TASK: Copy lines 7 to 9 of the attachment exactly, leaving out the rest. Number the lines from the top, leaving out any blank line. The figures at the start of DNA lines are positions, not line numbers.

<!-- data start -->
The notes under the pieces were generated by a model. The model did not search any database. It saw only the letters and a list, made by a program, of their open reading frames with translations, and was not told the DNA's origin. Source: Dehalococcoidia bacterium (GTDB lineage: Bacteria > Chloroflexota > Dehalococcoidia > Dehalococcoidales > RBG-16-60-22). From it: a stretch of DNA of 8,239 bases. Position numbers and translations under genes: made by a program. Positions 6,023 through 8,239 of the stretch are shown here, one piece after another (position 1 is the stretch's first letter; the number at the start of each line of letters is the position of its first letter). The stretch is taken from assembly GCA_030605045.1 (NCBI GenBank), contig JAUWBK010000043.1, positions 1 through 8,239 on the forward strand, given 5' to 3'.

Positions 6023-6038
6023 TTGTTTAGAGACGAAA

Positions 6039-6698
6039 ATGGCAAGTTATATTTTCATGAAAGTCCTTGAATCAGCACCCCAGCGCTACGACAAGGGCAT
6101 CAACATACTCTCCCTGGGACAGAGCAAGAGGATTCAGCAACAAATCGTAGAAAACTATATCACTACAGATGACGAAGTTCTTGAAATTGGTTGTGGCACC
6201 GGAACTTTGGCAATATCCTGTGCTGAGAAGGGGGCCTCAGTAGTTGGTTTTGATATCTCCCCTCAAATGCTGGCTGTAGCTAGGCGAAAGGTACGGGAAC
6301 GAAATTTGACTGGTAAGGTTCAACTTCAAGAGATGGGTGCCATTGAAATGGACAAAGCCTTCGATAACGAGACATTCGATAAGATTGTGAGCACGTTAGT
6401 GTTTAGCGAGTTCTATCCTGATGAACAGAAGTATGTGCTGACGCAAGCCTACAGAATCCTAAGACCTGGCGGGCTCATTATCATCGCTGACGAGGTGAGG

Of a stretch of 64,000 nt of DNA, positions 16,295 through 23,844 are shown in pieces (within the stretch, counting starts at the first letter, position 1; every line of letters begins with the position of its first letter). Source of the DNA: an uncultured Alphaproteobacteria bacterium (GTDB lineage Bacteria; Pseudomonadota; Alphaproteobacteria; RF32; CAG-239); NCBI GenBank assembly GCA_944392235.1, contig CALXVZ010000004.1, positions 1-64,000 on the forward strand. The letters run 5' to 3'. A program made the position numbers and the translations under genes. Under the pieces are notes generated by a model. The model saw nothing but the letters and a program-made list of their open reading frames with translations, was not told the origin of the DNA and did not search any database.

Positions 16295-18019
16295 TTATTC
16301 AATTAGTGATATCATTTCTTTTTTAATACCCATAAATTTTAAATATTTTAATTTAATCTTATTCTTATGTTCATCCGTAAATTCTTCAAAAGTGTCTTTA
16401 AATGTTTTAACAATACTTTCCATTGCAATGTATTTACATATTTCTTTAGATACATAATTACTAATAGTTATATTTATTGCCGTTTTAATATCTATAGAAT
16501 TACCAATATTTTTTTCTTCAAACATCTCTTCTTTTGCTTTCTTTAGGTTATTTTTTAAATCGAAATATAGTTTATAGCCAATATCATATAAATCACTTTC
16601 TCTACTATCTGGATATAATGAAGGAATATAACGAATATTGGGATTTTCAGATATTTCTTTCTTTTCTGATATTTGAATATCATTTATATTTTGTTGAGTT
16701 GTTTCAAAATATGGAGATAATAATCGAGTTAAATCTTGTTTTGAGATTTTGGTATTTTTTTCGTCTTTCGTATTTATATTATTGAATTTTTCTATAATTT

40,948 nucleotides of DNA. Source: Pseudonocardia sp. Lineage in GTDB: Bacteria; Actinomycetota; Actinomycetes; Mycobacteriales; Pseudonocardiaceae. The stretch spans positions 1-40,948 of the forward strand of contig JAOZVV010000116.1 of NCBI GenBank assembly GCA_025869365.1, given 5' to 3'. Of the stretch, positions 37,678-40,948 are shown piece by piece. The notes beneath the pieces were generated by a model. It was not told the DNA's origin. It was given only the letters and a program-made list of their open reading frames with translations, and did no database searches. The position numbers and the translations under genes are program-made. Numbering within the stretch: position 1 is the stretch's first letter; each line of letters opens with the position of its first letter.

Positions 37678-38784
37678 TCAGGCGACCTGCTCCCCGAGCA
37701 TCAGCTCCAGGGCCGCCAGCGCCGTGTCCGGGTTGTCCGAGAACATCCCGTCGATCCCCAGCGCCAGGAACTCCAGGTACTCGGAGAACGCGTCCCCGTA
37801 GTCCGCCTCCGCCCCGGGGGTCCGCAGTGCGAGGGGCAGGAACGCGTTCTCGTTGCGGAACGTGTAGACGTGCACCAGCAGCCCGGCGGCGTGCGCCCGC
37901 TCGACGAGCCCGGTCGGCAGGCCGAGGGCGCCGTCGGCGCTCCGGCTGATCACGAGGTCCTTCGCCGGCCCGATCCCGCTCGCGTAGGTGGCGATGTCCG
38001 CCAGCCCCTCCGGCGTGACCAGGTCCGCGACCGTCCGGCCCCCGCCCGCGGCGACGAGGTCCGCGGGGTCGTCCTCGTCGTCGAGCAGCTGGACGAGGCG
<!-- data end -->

6201 GGAACTTTGGCAATATCCTGTGCTGAGAAGGGGGCCTCAGTAGTTGGTTTTGATATCTCCCCTCAAATGCTGGCTGTAGCTAGGCGAAAGGTACGGGAAC
6301 GAAATTTGACTGGTAAGGTTCAACTTCAAGAGATGGGTGCCATTGAAATGGACAAAGCCTTCGATAACGAGACATTCGATAAGATTGTGAGCACGTTAGT
6401 GTTTAGCGAGTTCTATCCTGATGAACAGAAGTATGTGCTGACGCAAGCCTACAGAATCCTAAGACCTGGCGGGCTCATTATCATCGCTGACGAGGTGAGG